Beyond Flowers

By Thomas Haller and Chick Moorman

How do you plan on saying “I love you” this Valentine’s Day?

Many advertisers would have us believe that the best way to express love is with a large box of chocolates, a pair of expensive diamond earrings, or a beautiful bouquet of flowers. Others would recommend a candlelight dinner and a quiet evening together. At the very least, some suggest the perfect card with eloquent words written by a greeting card professional to express your loving feelings.

But what if you were to look beyond flowers, chocolates, and candlelight dinners this Valentine’s Day? What if the single best gift you could give your spouse is one that enables your children to see more than a commercial-style Valentine’s love? What if the gift you commit to this Valentine’s Day helps your children realize that you truly love their mother or father every day of the year?

 

Below are a few ideas to communicate, “I love you,” on February 14th and on every day following. They are designed to touch the heart and the soul of your partner as well as those of your children.

This year . . .

Be a listener more than a talker. Put down the newspaper, turn off the television, put the cell phone on vibrate, and focus on your spouse. Seek first to understand her wants, needs and feelings about a particular situation or the past day’s events. There will be another time for you to share your personal wants and feelings. Be there for your spouse and let your children see that.

Share your appreciation for your spouse publicly. Let your partner know that you appreciate him and all that he is doing for the family. Do not do this with words that evaluate and rate performance, such as “good,” “fantastic,” “wonderful.” Instead, be specific about what you appreciate and describe the effect his effort has had on you and your family life. Let your children overhear some of this specific appreciation.

Refuse to speak negatively about your spouse (or ex-spouse) in front of your children. Keep your feelings and comments to yourself or share them privately with the person in question, regardless of the circumstances. When you need to vent, do it with a friend, a family member, or a therapist. Negative comments about your child’s other parent are never to be uttered in their presence. This is especially important in divorce situations. Remember, no matter how you feel toward your ex-spouse, he or she is still your children’s parent. It does not hurt the ex when you make negative comments in front of your children. It hurts your children.

Demonstrate support for your spouse by encouraging her aspirations and interests. Remember, you are parenting as a team. Rearrange your schedule if needed so that your partner can enjoy yoga, volleyball, or reading quietly. When only one person’s interests are being met in a relationship, imbalance occurs and the entire family feels the effects of the load being placed on the other parent. Create balance by supporting your spouse’s interests so that your family can run more smoothly.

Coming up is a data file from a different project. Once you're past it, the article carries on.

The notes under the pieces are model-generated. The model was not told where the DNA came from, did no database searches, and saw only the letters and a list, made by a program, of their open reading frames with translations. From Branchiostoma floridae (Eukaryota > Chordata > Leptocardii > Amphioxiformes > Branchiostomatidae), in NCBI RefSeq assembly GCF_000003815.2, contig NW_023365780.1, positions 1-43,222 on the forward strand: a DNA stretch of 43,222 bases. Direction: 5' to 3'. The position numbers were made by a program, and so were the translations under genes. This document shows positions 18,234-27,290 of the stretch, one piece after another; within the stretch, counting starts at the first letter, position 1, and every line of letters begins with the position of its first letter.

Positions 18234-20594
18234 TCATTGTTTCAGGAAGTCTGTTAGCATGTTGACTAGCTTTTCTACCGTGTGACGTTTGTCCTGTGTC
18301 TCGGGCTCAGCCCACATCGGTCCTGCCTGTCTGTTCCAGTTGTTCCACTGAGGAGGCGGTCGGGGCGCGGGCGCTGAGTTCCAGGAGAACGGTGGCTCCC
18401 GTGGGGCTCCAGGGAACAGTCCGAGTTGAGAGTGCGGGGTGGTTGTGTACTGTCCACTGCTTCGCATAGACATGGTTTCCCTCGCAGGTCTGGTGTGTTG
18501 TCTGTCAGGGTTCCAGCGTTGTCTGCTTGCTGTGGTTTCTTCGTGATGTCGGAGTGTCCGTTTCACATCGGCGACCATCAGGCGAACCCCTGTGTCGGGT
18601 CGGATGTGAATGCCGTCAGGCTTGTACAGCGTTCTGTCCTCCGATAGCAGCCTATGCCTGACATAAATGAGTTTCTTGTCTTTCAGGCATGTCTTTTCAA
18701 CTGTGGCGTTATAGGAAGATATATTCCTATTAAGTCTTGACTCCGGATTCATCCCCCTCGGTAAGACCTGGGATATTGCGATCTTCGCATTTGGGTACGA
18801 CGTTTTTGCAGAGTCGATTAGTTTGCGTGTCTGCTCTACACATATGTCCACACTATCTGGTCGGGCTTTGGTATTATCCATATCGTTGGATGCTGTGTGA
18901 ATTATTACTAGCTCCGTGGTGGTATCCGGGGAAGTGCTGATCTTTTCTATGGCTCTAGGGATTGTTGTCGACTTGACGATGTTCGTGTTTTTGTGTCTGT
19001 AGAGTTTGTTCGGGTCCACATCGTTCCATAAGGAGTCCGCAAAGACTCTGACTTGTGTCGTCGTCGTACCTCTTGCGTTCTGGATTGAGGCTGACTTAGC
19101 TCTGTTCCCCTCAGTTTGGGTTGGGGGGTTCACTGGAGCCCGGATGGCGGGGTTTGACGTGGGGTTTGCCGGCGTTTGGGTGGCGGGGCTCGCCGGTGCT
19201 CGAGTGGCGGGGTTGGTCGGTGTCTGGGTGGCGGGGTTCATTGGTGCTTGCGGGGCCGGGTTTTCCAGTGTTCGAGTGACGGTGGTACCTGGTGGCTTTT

Keep your commitments. Do what you said you would do. When you say that you are going to pick the kids up at a specific time, do it. If you say that you will watch the children while your spouse takes a parenting break, then step up and handle the situations that arise.

Establish a date night every couple of weeks and actually spend time together as adults. Get a babysitter, pass the kids to the grandparents, or take turns watching another couple’s children. Make the time to nurture your relationship on a regular basis. The kids will be comforted in knowing that Mom and Dad take care of themselves, too.

Succeed at home first. Yes, your professional lives are important. Yes, it is important that your careers flourish and that you find meaningful work that is satisfying and rewarding. And what is the value of being successful away from home if you are unsuccessful in creating a loving, connected family? Make one of your Valentine gifts to your family a commitment to place family first.

The traditional chocolates or flowers, accompanied by a meaningful card, is one way to say, “I love you.” This year, let that be only the first step in communicating love for your spouse and children. Why not take the next step? Go beyond flowers and chocolates this year and use Valentine’s Day to make a new commitment to those you love the most. Say, “I love you,” every day by using the above suggestions to help your children see real affection in action throughout the entire year.

About the Author:

Thomas Haller and Chick Moorman are the authors of the upcoming Teaching the Attraction Principle™ to Children and The Only Three Discipline Strategies You Will Ever Need: Essential Tools for Busy Parents. They are two of the world's foremost authorities on raising responsible, caring, confident children. They publish a free monthly e-zine for parents. To sign up for it or to obtain more information about how they can help you or your group meet your parenting needs, visit their website today at www.personalpowerpress.com.

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